Markets regulator Securities and Exchange Board of India (Sebi) on Monday asked the stock exchanges to take action against the 331 banned shell companies. The move was made after the Ministry of Corporate Affairs named these shell firms on its list, suspecting their involvement in money laundering and tax evasion.
Out of these 331 shell companies, Sebi had already barred 169 companies from trading, and in its latest order, it asked the bourses to effectively freeze trading in the remaining 162.
The sudden ruling by Sebi has taken many of these companies and their investors by surprise. Some of these companies with established business track record have reacted to Sebi's move, stating the suspension came without following a due process of law. They also mentioned that Sebi's decision was detrimental to the interests of their shareholders and investors. These companies have requested the regulator to take them off the list immediately. Some companies have also indicated that they would be seeking legal help on the issue.
Who are shell companies?
These are non-trading entities that are generally used for laundering illegal funds. They are used as a vehicle for various financial manoeuvres: to raise funds before starting operations, to attempt a takeover, while going public, or as a front for an illegal business. These are usually kept dormant for future use in some other capacity.
Trading in all such listed securities shall be placed in Stage VI of the graded surveillance measure (GSM) with immediate effect, as per the Bombay Stock Exchange (BSE) guidelines. If a listed company is already identified at any stage of GSM, it shall also be moved to GSM Stage VI directly.
Under the Stage VI of GSM framework, trading in a shell company shall be permitted only once a month under the trade-to-trade category. Any upward price movement in this security shall not be permitted beyond the last traded price and additional surveillance deposit of 200 percent of trade value shall be collected from the buyers and the same shall be retained with the exchanges for five months.
As per the provisions of the GSM framework, the securities shall not be available for trading from Tuesday onwards. Trading in these securities shall be permitted only once a month (first Monday of the month).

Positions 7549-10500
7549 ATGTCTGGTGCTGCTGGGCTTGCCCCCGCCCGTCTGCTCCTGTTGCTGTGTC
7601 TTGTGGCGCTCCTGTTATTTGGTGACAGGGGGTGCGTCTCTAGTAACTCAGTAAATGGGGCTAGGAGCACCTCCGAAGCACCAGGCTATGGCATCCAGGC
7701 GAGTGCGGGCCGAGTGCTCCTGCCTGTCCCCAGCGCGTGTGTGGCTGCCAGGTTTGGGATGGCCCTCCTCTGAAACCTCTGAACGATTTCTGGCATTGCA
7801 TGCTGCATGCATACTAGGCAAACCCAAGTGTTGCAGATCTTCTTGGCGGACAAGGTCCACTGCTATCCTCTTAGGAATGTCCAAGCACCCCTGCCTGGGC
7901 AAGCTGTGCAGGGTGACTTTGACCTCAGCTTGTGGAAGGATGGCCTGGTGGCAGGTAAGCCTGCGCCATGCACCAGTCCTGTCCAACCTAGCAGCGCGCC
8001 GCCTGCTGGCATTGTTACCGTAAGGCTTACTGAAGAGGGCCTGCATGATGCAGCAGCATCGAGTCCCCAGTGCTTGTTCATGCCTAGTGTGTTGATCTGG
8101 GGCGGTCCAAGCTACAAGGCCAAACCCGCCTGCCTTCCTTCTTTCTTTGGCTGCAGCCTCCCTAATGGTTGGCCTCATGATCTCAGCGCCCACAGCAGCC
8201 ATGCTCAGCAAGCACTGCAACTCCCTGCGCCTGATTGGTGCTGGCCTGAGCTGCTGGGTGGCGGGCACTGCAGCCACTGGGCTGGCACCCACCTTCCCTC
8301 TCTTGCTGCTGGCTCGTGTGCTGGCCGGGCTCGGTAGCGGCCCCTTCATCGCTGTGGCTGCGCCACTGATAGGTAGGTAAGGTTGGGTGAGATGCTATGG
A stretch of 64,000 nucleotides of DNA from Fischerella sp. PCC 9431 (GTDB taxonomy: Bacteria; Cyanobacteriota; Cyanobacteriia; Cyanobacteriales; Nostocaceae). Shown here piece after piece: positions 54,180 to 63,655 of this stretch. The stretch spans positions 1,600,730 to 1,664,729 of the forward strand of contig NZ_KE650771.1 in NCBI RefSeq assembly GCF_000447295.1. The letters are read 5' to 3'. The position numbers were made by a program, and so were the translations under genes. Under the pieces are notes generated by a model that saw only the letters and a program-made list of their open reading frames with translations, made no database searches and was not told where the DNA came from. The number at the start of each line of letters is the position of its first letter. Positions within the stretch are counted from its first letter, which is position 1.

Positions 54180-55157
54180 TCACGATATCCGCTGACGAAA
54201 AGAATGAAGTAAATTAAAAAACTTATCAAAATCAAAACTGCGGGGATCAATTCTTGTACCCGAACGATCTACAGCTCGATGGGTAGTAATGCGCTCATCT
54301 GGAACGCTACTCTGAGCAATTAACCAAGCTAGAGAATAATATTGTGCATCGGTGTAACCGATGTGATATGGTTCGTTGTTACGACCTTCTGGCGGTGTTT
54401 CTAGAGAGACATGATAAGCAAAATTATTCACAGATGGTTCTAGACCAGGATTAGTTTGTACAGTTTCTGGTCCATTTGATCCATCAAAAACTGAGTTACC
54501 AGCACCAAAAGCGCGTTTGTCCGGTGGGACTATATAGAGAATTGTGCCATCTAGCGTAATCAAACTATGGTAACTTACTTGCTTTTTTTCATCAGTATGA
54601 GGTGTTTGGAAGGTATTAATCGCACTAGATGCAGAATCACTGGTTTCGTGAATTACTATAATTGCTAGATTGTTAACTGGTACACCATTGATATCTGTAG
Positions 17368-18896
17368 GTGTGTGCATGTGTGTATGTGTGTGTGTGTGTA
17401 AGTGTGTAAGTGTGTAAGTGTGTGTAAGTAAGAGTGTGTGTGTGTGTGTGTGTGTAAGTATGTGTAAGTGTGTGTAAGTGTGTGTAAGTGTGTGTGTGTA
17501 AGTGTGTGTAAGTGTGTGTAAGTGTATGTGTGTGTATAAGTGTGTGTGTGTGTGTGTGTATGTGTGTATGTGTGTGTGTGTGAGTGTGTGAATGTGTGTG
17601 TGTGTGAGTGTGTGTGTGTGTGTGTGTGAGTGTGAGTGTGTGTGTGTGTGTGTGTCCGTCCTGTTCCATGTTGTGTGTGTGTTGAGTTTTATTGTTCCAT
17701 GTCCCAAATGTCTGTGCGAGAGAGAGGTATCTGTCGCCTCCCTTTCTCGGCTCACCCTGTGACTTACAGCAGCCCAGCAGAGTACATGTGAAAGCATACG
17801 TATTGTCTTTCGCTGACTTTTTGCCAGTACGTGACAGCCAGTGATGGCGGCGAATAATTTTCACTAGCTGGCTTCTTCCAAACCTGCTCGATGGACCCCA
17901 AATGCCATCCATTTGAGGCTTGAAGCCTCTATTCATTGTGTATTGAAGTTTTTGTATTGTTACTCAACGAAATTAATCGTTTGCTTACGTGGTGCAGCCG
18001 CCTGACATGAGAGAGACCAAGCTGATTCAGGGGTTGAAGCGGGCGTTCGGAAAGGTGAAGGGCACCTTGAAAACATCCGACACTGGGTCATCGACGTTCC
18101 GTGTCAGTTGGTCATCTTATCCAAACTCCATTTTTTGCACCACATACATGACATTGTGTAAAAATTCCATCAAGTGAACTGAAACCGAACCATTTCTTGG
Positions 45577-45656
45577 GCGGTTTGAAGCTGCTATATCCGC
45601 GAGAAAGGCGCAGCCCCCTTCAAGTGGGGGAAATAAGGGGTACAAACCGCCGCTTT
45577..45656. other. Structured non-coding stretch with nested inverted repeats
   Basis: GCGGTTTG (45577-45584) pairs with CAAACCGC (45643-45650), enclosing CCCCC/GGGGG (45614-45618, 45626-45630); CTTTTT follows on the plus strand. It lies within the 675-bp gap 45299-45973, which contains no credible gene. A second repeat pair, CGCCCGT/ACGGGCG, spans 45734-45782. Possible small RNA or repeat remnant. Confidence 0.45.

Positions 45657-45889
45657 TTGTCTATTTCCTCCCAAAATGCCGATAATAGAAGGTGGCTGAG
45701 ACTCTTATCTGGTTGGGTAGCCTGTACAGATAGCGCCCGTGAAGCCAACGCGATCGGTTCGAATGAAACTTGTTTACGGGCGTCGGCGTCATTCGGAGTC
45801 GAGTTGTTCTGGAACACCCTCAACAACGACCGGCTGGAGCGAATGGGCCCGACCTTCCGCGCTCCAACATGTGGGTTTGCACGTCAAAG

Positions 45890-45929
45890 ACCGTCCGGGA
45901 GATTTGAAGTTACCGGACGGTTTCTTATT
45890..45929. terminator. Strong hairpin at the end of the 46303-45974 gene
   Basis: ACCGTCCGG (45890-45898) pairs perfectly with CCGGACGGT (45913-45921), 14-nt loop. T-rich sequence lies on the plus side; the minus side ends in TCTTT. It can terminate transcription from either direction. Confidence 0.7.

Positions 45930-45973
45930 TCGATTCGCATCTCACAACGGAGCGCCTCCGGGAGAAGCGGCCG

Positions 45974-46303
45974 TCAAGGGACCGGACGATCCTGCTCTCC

The stock exchanges also have the power to initiate proceedings for compulsory delisting against the company, if upon verification the exchanges don't find appropriate credentials/fundamentals about the existence of the companies. Until the delisting procedure is completed, the company will not be permitted to deal with any security on the exchange platform and its holding in any depository account shall remain frozen.
The move by Sebi is being seen not only as a cleanup act for tax evasion but also for bringing sensibility to the market and improving investor confidence. It will also stop possible losses in future for the investors.
Reports have it that investors like Rakesh Jhunjhunwala and some of the top mutual funds like DSP Blackrock, HDFC Mutual, Reliance Mutual and UTI Mutual Fund have exposure to these stocks, and so do foreign institutional investors such as Goldman Sachs, Fidelity, Blackrock and Smallcap World.
Most of these 331 companies on Tuesday filed a petition to the stock exchanges for being tagged as 'suspected' shell companies. Some have already submitted their annual reports and other financials to reiterate that they are already in compliance with all regulations.
Some others were contemplating to approach Sebi directly or appeal in the Securities Appellate Tribunal. As per some experts, the appeal can result in overruling of the ban by Sebi.
Critics have expressed their resentment on Sebi's move stating that the regulator should have sent a show-cause notice to these companies before taking the harsh decision. The abrupt suspension of these stocks seems to have affected investor sentiments.